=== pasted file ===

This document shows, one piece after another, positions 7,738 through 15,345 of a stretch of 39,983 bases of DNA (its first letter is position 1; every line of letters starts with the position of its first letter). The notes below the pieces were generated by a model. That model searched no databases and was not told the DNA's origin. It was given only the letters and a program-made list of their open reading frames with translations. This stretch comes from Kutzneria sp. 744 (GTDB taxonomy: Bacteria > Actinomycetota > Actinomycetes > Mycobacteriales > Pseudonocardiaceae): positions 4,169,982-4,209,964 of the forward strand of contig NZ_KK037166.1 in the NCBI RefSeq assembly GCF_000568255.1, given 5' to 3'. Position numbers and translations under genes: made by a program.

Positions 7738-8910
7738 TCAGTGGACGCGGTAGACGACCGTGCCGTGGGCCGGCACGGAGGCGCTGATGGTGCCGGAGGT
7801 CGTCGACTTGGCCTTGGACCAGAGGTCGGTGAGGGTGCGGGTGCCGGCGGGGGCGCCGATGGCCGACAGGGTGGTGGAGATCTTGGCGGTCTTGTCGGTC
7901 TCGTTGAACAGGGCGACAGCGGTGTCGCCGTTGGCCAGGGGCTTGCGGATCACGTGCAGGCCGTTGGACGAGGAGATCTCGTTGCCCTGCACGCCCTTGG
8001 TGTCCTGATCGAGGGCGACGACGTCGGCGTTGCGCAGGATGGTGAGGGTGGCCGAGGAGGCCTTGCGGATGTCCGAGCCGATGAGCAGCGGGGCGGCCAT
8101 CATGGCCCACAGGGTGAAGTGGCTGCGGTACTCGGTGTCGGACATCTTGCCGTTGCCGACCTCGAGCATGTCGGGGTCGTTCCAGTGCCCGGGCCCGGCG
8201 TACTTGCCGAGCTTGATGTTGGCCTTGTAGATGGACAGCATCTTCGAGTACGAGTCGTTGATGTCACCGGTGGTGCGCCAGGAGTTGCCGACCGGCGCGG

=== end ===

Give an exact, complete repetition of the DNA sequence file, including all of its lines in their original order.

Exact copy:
This document shows, one piece after another, positions 7,738 through 15,345 of a stretch of 39,983 bases of DNA (its first letter is position 1; every line of letters starts with the position of its first letter). The notes below the pieces were generated by a model. That model searched no databases and was not told the DNA's origin. It was given only the letters and a program-made list of their open reading frames with translations. This stretch comes from Kutzneria sp. 744 (GTDB taxonomy: Bacteria > Actinomycetota > Actinomycetes > Mycobacteriales > Pseudonocardiaceae): positions 4,169,982-4,209,964 of the forward strand of contig NZ_KK037166.1 in the NCBI RefSeq assembly GCF_000568255.1, given 5' to 3'. Position numbers and translations under genes: made by a program.

Positions 7738-8910
7738 TCAGTGGACGCGGTAGACGACCGTGCCGTGGGCCGGCACGGAGGCGCTGATGGTGCCGGAGGT
7801 CGTCGACTTGGCCTTGGACCAGAGGTCGGTGAGGGTGCGGGTGCCGGCGGGGGCGCCGATGGCCGACAGGGTGGTGGAGATCTTGGCGGTCTTGTCGGTC
7901 TCGTTGAACAGGGCGACAGCGGTGTCGCCGTTGGCCAGGGGCTTGCGGATCACGTGCAGGCCGTTGGACGAGGAGATCTCGTTGCCCTGCACGCCCTTGG
8001 TGTCCTGATCGAGGGCGACGACGTCGGCGTTGCGCAGGATGGTGAGGGTGGCCGAGGAGGCCTTGCGGATGTCCGAGCCGATGAGCAGCGGGGCGGCCAT
8101 CATGGCCCACAGGGTGAAGTGGCTGCGGTACTCGGTGTCGGACATCTTGCCGTTGCCGACCTCGAGCATGTCGGGGTCGTTCCAGTGCCCGGGCCCGGCG
8201 TACTTGCCGAGCTTGATGTTGGCCTTGTAGATGGACAGCATCTTCGAGTACGAGTCGTTGATGTCACCGGTGGTGCGCCAGGAGTTGCCGACCGGCGCGG